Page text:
How much the average tax refund is -- and what you should spend it on

Smart Uses for Your Tax Refund
Smart Uses for Your Tax Refund

A 2016 survey by GOBankingRates.com found that only 5 percent of Americans plan to spend their tax refund on a major purchase, such as a home or a car. Meanwhile, more than half of the respondents said they plan to be financially responsible with their tax refunds and use them to pay off debt or to increase savings.

Saving your tax refund instead of spending it is a noble way to use your refund — but that doesn't mean you should automatically cross off buying a car. In some cases, it makes sense to use your tax refund to buy a new car.

Why You Should Use Your Tax Refund to Buy a New Car

Purchasing a new car can be expensive. According to Kelley Blue Book, the average new car transaction price (as of December 2015) is $34,428. And, another GOBankingRates study that examined car costs in the U.S. found that on top of auto payments, U.S. car owners should expect to pay an additional $11,227 on average to own and maintain a car for three years.

When it comes to covering these costs, every little bit helps — and that's where you tax refund comes in. While the IRS is still processing tax returns, the average tax refund as of April 1, 2016, is $2,989. That's nearly enough for a 20 percent down payment on a $15,000 car loan.

Don't miss this year's most important tax dates to know:

Currently, now is a good time to use your tax refund to buy a new car rather than later in the year because the Federal Reserve will likely raise interest rates this year. Yes, the Fed already started raising interest rates in late 2015, but according to Interest.com, the average cost of a new car loan "is only up about a quarter of a percentage point over March 2015." So currently, rates aren't having too much of an impact on car loans.

But eventually, auto lenders will need to increase the cost of borrowing to match the national rising rate trend. And as any car owner knows, the higher your auto loan rate, the more interest you pay on your car loan.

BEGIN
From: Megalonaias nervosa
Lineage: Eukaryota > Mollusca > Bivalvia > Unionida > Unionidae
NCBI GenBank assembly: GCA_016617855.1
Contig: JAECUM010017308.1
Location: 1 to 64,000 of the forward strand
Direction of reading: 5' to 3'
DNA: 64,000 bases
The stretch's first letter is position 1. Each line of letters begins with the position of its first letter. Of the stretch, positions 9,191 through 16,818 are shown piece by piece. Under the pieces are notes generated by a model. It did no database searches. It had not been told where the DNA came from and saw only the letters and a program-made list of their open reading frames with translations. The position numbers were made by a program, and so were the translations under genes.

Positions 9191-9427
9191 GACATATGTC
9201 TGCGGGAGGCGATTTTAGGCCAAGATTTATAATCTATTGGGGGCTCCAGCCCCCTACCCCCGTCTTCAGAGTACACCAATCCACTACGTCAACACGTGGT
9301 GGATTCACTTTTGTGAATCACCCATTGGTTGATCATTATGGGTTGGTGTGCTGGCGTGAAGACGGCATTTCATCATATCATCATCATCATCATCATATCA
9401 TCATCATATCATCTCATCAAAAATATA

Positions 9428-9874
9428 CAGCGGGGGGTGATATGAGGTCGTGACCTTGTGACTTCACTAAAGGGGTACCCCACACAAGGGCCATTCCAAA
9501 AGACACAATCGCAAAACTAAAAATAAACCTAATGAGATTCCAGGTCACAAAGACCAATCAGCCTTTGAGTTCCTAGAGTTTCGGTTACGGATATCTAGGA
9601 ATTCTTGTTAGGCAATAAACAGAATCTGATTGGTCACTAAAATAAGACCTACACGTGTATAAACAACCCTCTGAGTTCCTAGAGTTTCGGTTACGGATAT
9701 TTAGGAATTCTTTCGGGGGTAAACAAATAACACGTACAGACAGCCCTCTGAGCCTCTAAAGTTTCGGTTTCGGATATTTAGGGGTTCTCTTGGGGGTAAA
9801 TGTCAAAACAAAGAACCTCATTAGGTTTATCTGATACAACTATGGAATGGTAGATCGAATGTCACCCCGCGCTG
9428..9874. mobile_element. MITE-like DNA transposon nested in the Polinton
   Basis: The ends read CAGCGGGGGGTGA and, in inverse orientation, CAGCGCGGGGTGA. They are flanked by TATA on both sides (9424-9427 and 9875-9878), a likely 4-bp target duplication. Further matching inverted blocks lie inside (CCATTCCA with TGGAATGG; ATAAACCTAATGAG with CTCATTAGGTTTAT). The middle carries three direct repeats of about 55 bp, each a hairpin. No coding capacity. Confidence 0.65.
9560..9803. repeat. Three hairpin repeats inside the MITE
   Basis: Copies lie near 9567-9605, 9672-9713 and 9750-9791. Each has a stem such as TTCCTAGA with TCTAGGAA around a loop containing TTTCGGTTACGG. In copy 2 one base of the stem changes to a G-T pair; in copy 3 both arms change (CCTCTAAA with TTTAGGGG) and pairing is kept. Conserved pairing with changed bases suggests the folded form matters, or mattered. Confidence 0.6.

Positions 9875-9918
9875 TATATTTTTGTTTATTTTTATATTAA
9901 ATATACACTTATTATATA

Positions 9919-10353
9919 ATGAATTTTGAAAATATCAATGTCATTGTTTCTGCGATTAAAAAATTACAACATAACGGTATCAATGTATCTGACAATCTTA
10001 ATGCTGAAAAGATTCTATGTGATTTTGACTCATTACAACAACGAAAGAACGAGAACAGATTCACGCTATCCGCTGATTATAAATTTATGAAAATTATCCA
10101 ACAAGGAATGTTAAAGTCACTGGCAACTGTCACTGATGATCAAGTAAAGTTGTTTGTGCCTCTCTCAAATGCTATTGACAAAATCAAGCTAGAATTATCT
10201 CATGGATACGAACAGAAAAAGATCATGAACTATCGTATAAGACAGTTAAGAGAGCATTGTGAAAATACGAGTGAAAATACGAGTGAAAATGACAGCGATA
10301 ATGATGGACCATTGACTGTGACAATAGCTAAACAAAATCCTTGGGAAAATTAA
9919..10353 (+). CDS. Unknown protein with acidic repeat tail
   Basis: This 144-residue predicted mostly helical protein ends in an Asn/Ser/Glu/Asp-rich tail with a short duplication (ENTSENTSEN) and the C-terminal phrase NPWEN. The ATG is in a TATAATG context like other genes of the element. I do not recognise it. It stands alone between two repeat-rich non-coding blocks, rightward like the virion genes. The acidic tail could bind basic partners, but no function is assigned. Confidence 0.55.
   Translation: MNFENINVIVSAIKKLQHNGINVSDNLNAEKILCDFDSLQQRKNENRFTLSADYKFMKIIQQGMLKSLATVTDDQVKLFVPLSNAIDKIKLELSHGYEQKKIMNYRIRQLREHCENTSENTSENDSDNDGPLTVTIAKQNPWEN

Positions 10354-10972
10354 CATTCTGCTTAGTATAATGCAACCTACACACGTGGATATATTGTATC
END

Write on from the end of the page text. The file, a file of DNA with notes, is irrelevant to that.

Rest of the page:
For anyone considering a new vehicle purchase, this tax season might be your last chance to get in on an auto loan at an affordable rate.

Average Auto Loan Rates in the United States

According to Informa Research Services, the national average rate on a new car loan with a five-year term is 3.58%* — which is nearly as high as a 30-year fixed jumbo mortgage loan:

Loan Products

National Average Interest Rate

New Auto Loan – 5 Years

3.58%

Used Auto Loan – 2 Years Old – 4 Years

3.80%

30-Year Fixed Jumbo Mortgage

3.59%

30-Year Fixed Conforming Mortgage

3.64%

5/1 Year ARM Conforming Mortgage

3.29%

Before interest rates on car loans get any higher, use your tax refund to get the new car you've always wanted.

SEE MORE: 13 Worst Things to Do With Your Tax Refund

*Rates are current as of 4/12/2016.

Casey Bond contributed to the reporting for this article.

This article originally appeared on GOBankingRates.com: Average Tax Refund Is Nearly $3,000 — And You Should Spend It on a New Car

More from GOBankingRates.com:
20 Things You Can Learn From Your Parents' Retirement
9 Secret Ways to Save Money at Kroger
15 Rich Influencers Who Didn't Need a College Degree

Your resource on tax filing
Tax season is here! Check out the Tax Center on AOL Finance for all the tips and tools you need to maximize your return.
3 Great Tips for Your 2022 Taxes
There's no reason to wait until tax time to start making sure you've checked all the right boxes. Here are three tips for making the most of your money when it comes to filing your taxes in 2022.
Read MoreBrought to you byTurboTax.com
4 Types of Tax Preparers
There are four general types of tax preparers: certified public accountants, enrolled agents, tax attorneys, and non-credentialed preparers. Here's a quick guide on the differences between them.
Read MoreBrought to you byTurboTax.com
Child Tax Credit
Tax reform has caused some changes to the rules for the Child Tax Credit in recent years. Here's how to know whether you qualify for this credit.
Read MoreBrought to you byTurboTax.com
Maximizing Tax Deductions for the Business Use of Your Car
The business use of your car can be one of the largest tax deduction you can take to reduce your business income. This is a big, big deal. Why two bigs? Because your business income is used to calculate two taxes: your personal income tax and your self-employment tax (the amount you pay into Social Security and Medicare as the owner of your rideshare business). Maximizing your deduction for the business use of your car will help you minimize these taxes.
Read MoreBrought to you byTurboTax.com